1. What insurance do they hold?

I sincerely hope that you have the best possible experience with your horse and carriage ride on your wedding day however if the worst should happen, it’s better to know up front rather than afterwards what insurance is in place. I won’t bore you with details about inadequately insured companies!  Often this is what a disreputable company will cut back on in order to give you a really cheap price (I’d say sub £500 in the current market).  I would never undertake an event without being fully insured.

  1. Do they have a WATO certificate to transport horses safely?

It is a legal requirement that if you are transporting horses commercially (horse and carriages for hire are a commercial activity) then the driver needs to have a certificate to prove that they comply with the Welfare of Animals in Transport Order. Just ask to see a copy, that way you know that the company isn’t putting the welfare of the horses at risk when they are travelling to you.

  1. Are they a part of The British Driving Society Commercial Register?

It isn’t essential to be a part of The British Society Commercial Register however I find it a very useful list to belong to. To be part of the register each coachman needs to have provided certificates of their competency to drive a horse and carriage, insurances and WATO certificate to the BDS in order to be added to the list.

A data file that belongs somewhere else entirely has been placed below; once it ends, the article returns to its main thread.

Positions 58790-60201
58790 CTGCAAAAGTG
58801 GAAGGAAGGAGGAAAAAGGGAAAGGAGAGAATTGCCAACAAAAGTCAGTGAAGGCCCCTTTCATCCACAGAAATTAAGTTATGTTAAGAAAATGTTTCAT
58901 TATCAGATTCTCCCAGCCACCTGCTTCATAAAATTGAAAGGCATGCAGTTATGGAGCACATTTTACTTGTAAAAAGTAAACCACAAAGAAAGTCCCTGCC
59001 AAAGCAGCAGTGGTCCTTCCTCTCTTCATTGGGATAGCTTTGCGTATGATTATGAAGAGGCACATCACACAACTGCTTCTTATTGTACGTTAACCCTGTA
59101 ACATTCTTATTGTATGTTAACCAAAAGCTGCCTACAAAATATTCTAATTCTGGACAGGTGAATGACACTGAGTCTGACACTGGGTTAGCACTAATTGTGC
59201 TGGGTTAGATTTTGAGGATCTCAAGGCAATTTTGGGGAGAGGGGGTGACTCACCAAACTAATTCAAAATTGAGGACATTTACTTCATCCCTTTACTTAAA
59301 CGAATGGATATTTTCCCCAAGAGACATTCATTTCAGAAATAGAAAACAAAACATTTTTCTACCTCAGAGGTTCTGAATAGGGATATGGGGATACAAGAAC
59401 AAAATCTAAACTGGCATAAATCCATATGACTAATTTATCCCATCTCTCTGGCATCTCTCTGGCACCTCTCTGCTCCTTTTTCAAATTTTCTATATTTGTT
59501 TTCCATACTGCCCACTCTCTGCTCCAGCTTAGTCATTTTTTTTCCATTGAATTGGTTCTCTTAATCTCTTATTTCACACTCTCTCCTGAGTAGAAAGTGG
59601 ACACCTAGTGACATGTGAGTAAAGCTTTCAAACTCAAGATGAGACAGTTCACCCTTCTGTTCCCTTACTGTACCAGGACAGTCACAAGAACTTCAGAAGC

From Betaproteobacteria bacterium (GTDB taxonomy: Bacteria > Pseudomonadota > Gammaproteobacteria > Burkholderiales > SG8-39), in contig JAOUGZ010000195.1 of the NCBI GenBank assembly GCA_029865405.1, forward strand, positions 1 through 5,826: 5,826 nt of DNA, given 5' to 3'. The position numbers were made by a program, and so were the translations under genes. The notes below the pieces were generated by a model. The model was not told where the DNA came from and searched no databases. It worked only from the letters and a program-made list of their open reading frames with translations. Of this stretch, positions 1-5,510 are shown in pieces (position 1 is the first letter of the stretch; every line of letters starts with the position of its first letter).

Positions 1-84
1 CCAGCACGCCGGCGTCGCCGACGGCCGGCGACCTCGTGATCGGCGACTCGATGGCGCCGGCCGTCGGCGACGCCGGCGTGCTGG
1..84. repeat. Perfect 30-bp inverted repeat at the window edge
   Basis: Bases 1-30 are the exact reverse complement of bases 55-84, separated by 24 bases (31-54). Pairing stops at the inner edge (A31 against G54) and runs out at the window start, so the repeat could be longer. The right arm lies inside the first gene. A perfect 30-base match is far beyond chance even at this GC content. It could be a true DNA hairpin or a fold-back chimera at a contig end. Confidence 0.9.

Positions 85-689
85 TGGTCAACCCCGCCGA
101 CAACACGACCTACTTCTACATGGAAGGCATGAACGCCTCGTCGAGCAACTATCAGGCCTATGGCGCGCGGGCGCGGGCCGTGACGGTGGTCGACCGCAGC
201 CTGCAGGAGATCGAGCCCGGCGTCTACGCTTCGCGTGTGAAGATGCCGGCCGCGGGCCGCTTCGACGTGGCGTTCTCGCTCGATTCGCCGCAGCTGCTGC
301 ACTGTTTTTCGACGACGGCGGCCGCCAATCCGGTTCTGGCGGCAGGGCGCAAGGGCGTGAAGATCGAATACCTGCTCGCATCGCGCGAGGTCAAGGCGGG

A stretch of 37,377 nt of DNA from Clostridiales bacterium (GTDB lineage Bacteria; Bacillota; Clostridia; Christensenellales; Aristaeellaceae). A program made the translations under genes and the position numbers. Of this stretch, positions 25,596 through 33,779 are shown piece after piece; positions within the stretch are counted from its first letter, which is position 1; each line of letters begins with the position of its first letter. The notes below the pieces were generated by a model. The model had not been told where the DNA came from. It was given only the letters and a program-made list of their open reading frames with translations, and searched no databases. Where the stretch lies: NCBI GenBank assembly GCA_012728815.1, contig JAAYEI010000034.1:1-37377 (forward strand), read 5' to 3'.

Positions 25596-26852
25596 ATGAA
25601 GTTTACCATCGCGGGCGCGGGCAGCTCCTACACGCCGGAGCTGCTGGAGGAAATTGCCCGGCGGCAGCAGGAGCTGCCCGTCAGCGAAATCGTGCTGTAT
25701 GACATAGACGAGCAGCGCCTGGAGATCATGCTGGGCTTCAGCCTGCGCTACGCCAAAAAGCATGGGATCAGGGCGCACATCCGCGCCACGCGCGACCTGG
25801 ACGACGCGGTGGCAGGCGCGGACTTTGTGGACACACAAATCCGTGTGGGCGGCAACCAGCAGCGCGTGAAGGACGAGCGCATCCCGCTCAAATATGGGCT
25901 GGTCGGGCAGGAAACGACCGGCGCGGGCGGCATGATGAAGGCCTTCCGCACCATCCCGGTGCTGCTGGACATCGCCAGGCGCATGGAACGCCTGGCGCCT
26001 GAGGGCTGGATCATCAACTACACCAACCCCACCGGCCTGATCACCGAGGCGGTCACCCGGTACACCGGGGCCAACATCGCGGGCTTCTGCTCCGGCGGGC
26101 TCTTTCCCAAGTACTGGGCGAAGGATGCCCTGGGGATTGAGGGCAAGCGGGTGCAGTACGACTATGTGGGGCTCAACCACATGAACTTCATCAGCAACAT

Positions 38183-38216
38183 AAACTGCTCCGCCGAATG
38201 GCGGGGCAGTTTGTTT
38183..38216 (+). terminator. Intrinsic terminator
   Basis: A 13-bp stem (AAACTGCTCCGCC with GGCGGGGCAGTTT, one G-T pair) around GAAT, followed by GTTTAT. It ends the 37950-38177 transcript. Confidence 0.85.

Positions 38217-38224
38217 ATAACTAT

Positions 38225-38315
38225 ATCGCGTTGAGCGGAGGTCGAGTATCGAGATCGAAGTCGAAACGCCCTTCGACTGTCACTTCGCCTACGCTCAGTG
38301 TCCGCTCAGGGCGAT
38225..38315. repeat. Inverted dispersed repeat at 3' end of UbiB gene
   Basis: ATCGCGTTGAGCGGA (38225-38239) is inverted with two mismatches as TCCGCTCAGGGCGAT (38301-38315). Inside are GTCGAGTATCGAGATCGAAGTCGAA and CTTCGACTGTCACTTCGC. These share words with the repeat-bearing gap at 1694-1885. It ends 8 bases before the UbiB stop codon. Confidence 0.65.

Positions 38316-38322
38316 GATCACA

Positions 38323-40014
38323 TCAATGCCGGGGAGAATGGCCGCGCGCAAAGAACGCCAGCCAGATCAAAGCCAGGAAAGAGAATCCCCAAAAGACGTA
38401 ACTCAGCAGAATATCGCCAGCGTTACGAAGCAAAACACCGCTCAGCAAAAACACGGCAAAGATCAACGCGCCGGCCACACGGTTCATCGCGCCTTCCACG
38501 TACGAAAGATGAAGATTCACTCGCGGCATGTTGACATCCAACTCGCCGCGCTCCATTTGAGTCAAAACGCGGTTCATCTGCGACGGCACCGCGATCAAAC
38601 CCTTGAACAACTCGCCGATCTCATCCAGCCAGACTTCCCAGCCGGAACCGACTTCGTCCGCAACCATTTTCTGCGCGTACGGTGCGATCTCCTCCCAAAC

1. Can you visit their yard and meet their horses?

This is a request that can normally be complied with, within reason, and it is often good to see the standard of the environment where the horses live daily and how well the carriages are kept. Also to see your horses – I’ve heard tales of people expecting horses to arrive to see small ponies on their big day.  Also that the carriage was a lot smaller than they expected.  I normally try and accommodate people where I can to visit our yard, however when we are very busy this may not be possible.

  1. Are you the only event that they have booked for that day?

I am pleased to say that I have only ever booked one wedding on any one day however, unfortunately, it can happen that a company will book more than one wedding on a day, so can appear rushed and distracted. This is not a good position for either party to be in, so just check that you are the only event booked for your big day.

  1. What happens in the event of bad weather?

Horses are waterproof but brides often are not! So I would encourage you to find out what your chosen company’s bad weather plan is just in case the British weather is it’s normal unpredictable self. Also, what happens if the event venue is changed or the carriage ride can’t happen because of extreme bad weather (expect for the best, plan for the worst).

  1. What extras are included and are you going to be charged anything on the day?

I think that this applies to most suppliers, however best to find out all the charges in advance. You don’t want to find out that the champagne you are drinking is a hidden extra charge (with us it certainly isn’t as it’s our gift to you on your Wedding Day to wish you a happy ever after as we love being a part of someone’s wedding).

We really hope that this guide has been useful in making you feel more secure and knowledgeable in booking your Horse and Carriage for your big day. If you have any other questions or are at all concerned about any part of hiring a horse and carriage for your big day, then Marc has kindly said that he will answer your questions, so please don’t hesitate to contact him by emailing